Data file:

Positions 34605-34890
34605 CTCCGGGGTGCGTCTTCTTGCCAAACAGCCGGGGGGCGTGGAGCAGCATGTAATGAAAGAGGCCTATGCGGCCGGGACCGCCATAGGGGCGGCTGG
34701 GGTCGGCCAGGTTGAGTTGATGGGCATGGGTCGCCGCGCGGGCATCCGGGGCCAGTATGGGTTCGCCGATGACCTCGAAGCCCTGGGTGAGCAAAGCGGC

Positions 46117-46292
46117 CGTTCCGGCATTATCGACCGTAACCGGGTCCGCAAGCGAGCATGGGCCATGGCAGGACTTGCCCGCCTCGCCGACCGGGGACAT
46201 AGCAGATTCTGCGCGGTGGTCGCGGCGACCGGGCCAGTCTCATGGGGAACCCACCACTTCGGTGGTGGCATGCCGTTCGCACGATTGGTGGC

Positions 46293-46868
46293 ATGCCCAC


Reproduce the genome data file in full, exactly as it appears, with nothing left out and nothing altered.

Positions 34605-34890
34605 CTCCGGGGTGCGTCTTCTTGCCAAACAGCCGGGGGGCGTGGAGCAGCATGTAATGAAAGAGGCCTATGCGGCCGGGACCGCCATAGGGGCGGCTGG
34701 GGTCGGCCAGGTTGAGTTGATGGGCATGGGTCGCCGCGCGGGCATCCGGGGCCAGTATGGGTTCGCCGATGACCTCGAAGCCCTGGGTGAGCAAAGCGGC

Positions 46117-46292
46117 CGTTCCGGCATTATCGACCGTAACCGGGTCCGCAAGCGAGCATGGGCCATGGCAGGACTTGCCCGCCTCGCCGACCGGGGACAT
46201 AGCAGATTCTGCGCGGTGGTCGCGGCGACCGGGCCAGTCTCATGGGGAACCCACCACTTCGGTGGTGGCATGCCGTTCGCACGATTGGTGGC

Positions 46293-46868
46293 ATGCCCAC